RESOURCES FOR LIVING THE "GREATER WAY"
What does life as a follower of Jesus Christ look like? What are the most important things a disciple of Jesus Christ should be doing? At Earle Street Baptist Church, we answer these questions this way: As disciples of Jesus Christ, we aspire to live the “greater way.” The “greater way” is a way of life modeled after Jesus Himself and based on His two great commandments (love God and love neighbors) and His great commission (make disciples). Loving God, loving our neighbors, and making disciples are the essential elements of the Christian life.
In 2018, our church decided to pursue the “greater way” as our identity and our overarching goal. We want to live the “greater way” as individuals and as a church. We want to be known as “greater way” people. In the fall of 2019, we introduced Our “Greater Way” Covenant, a document memorializing our commitment to living the “greater way” and setting out some practical examples of what “greater way” living looks like in our daily lives.
This webpage contains the text of Our “Greater Way” Covenant and a list of resources for exploring, understanding, and applying the terms of the covenant. The resources correspond to the individual statements in the covenant and include things like books, articles, Bible studies, devotionals, blog posts, podcasts, etc. We do not want this page to become stagnant – we want it to be fresh and relevant and useable, so we will update it as we discover new resources.
This page is all about sparking ideas and providing tools for living the “greater way” in our everyday lives. So jump in, look around, and go live the “greater way!"
Our Greater Way Covenant
Scripture: Matthew 22: 34-40; 28: 16-20
Our dream, our vision, for our church is that “the greater way” become our identity as a church, and the three components of “the greater way” to become our core values: love God, love neighbors, and make disciples. “The greater way” is not just about what we do. It is about who we are. It is our identity. We are “greater way” people. We are a “greater way” church. It is not a theme. It is a way of living. Jesus said “the greater way” is the way of love. And anyone who does not live “the greater way” is living a lesser way. But the more we got into this, the more we started realizing that some of us need more specific guidance in living the greater way. We all agree that we should love God, love neighbors, and make disciples. But how? What would that look like? Specifically, what are we challenging each other to do? How do we go about loving God, loving neighbors, and making disciples?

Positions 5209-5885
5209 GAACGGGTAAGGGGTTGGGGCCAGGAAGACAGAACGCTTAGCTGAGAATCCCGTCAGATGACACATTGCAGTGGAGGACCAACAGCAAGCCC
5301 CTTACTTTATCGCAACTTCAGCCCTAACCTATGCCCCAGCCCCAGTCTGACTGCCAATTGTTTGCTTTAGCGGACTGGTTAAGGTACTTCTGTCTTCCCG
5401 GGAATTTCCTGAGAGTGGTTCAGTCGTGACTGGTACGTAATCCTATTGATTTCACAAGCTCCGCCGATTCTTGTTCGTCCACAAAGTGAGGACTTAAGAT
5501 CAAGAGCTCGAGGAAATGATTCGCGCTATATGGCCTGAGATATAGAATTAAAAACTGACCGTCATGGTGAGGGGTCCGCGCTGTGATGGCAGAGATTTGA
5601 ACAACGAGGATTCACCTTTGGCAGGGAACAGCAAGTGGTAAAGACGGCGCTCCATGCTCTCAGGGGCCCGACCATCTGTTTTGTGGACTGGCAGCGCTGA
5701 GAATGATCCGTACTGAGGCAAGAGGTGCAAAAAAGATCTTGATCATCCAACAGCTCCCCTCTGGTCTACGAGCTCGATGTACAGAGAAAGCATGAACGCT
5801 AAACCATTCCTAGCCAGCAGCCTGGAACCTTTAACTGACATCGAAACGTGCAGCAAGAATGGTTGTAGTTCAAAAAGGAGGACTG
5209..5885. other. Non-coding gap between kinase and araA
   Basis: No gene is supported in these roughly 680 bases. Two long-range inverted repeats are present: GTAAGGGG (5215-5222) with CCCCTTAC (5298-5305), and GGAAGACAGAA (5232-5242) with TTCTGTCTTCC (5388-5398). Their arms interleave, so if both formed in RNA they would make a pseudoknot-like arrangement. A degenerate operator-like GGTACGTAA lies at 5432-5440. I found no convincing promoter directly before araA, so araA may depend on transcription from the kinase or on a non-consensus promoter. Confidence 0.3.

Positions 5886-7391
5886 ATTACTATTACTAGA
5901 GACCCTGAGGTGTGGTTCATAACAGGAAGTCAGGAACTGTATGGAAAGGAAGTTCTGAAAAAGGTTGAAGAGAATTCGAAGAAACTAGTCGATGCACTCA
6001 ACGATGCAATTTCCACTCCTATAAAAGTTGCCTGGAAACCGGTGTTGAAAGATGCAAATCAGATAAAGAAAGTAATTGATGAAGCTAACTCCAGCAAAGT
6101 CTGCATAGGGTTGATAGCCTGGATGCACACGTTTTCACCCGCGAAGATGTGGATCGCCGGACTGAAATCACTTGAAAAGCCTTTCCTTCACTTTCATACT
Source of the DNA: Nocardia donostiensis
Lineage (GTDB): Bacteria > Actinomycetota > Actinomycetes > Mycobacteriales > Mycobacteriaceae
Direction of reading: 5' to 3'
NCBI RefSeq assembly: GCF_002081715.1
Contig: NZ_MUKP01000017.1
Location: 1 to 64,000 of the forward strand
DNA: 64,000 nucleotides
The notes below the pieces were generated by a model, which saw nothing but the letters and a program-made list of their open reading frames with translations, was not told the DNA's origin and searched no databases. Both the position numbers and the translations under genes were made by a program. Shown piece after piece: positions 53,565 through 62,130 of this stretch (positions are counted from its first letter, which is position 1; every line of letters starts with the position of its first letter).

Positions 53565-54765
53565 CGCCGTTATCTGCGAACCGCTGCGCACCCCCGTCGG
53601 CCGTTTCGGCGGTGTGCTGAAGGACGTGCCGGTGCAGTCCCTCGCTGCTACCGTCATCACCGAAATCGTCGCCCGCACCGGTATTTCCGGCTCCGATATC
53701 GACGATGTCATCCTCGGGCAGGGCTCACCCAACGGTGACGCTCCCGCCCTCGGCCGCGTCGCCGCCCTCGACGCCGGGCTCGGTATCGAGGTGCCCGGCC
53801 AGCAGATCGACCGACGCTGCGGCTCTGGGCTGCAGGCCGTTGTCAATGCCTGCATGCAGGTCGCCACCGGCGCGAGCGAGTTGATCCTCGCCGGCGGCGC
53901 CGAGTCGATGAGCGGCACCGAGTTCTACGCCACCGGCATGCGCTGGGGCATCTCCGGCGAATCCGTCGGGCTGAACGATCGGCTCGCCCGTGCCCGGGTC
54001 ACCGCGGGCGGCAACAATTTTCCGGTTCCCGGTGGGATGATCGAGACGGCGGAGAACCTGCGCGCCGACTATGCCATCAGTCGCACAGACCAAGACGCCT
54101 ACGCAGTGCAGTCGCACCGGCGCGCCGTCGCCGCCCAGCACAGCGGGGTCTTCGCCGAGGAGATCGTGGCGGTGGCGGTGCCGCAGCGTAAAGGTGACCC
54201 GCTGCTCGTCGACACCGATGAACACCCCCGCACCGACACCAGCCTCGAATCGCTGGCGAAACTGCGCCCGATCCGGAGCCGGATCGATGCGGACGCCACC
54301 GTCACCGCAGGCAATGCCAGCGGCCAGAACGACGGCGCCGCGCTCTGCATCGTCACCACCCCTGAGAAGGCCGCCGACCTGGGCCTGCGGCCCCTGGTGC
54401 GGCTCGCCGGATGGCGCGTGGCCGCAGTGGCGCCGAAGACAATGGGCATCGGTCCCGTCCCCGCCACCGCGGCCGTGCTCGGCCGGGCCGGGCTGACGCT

Accepting, Trusting, and Resting in God's Love
Scripture: 1 John 4: 10-19
Before there ever was a great commandment to love, there was a great invitation to be loved. God has shown love for us in countless ways, but the supreme expression of God’s love was the gift of God’s own Son to be the atoning sacrifice for our sins. God’s love is reliable and trustworthy. It is a given - - no matter what we have done or failed to do. God’s love is not something we have to earn. We couldn’t even if we tried. In fact, it is when we realize that we cannot earn it that we are in the best position to receive it as the gift that it is, accept it as a given in our lives. There is a lesser way to love and there is a greater way to love. “The greater way” begins with the Source of love. God’s love for us was first. And God’s love for us will be last. God’s love spoke this world into existence, and God’s love will see this world to sleep. And if we can just accept that we are loved by God no matter what, if we can trust that God’s love for us in Jesus Christ is real and true, and if we can just rest in God’s love without feeling like we have to earn it, then we will be ready to live and love “the greater way.”